Single-dose Trastuzumab Kick Starts Immune Response in Some Breast Cancers

Long-term response to trastuzumab can be predicted by a tumor's response to a single dose of the drug. Women with the human epidermal growth factor receptor 2 (HER2)-enriched type of HER2-positive breast cancer had the highest rate of immune response to treatment with trastuzumab, with a significant increase after just 1 dose of the drug. The HER2-enriched subtype is negative for both estrogen and progesterone receptors.1

"Our study showed, for the first time, that the immune-cell–activating properties of trastuzumab are likely related to the subtypes of breast cancer," said Vinay Varadan, PhD, assistant professor at Case Western Reserve University (CWRU) School of Medicine and member of the Case Comprehensive Cancer Center in Cleveland, Ohio. "Knowing this can inform future trials studying the usefulness of adding immunotherapy drugs to trastuzumab."

Among women with HER2-positive breast cancer, only half of those treated with trastuzumab will have their tumor completely respond to therapy prior to surgical resection of the mass. Even after another drug to target HER2 is added to trastuzumab, such as pertuzumab, only 60% of the women treated will have a complete response. Therefore, this study sought to identify which patients are most likely to respond to this treatment before surgery.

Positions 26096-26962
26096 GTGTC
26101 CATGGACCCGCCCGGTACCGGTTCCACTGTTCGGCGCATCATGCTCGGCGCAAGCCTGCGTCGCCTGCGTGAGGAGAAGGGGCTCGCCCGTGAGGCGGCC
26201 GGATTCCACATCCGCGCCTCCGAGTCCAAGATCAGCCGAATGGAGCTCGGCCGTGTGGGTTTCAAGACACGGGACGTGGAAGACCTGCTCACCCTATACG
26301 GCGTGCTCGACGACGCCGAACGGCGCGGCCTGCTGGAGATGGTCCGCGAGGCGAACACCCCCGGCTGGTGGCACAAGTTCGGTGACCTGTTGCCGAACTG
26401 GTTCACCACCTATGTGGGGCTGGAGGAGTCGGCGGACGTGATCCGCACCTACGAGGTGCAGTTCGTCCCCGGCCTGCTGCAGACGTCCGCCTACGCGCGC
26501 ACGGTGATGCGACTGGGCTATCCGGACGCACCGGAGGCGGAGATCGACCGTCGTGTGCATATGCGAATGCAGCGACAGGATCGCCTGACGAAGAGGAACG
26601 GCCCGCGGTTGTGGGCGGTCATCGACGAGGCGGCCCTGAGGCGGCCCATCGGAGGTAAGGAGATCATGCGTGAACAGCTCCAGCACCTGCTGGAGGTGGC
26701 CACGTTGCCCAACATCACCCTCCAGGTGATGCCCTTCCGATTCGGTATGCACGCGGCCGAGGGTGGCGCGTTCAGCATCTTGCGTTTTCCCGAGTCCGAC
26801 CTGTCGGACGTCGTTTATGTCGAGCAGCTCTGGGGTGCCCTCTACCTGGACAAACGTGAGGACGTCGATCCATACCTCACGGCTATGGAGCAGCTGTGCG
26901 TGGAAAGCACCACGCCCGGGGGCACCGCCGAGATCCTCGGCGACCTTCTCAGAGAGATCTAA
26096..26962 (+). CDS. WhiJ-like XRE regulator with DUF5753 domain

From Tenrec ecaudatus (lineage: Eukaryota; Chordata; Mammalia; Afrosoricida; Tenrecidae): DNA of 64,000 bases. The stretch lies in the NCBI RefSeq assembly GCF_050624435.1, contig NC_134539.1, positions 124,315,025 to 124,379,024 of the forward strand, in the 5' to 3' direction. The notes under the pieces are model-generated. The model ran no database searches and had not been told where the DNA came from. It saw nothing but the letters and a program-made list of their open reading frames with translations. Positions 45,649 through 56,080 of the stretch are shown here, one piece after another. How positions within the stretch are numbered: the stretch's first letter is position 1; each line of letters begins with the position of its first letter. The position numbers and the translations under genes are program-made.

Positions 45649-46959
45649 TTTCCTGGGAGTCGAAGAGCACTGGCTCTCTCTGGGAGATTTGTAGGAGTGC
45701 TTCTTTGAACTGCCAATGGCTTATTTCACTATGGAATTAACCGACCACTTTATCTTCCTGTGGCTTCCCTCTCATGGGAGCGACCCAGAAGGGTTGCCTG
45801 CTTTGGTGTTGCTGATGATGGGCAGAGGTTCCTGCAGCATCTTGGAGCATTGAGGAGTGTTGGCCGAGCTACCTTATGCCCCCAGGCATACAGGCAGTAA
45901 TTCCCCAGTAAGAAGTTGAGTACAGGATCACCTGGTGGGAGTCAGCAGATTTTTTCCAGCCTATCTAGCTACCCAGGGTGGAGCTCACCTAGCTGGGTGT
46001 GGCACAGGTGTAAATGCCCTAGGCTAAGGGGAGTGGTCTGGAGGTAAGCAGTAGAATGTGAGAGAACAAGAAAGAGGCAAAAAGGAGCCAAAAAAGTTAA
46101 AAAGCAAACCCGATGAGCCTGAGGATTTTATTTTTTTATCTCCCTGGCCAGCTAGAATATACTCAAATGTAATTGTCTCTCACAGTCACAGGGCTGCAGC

Varadan and his research team used data from 2 clinical trials to examine if and how the immune system interacted with trastuzumab after a single dose of the drug, and they examined if immune-associated properties of trastuzumab were related to the subtype of HER2-positive breast cancer.

The finding that the HER2-enriched subtype had the highest rate of tumor response led to the development of a molecular signature, Immune Index.

"We found that higher Immune Index evaluated after just one dose of trastuzumab predicted the tumor's response," Varadan said.

The response seems to be specific to trastuzumab, as immune activity and breast cancer subtype were not associated after a single dose of another chemotherapy.

When the researchers examined which types of immune cells were associated with the response to the brief exposure to trastuzumab, they found T cell activity. Specifically, PD-1 expression was significantly increased in the HER2-enriched subtype. So, the HER2-subtype may be most effectively treated by the addition of drugs that target PD-1.

"Given that the subtypes of HER2-positive disease and the immune signatures predict response to trastuzumab-based therapy, the next question is whether these signatures can also predict response to dual-HER2 targeted therapy,” Varadan said. "Additionally, we would like to understand why certain breast cancers have a strong immune response when treated with anti-HER2 therapy while others escape immune surveillance. We are poised to answer these questions using both lab-based research as well as an ongoing preoperative clinical trial—CASE14112—being conducted here at CWRU."


1. Varadan V, Gilmore HL, Miskimen KL, et al. Immune signatures following single dose trastuzumab predict pathologic response to preoperative trastuzumab and chemotherapy in HER2-positive early breast cancer [published online ahead of print February 3, 2016]. Clin Cancer Res. doi:10.1158/1078-0432.CCR-15-2021.

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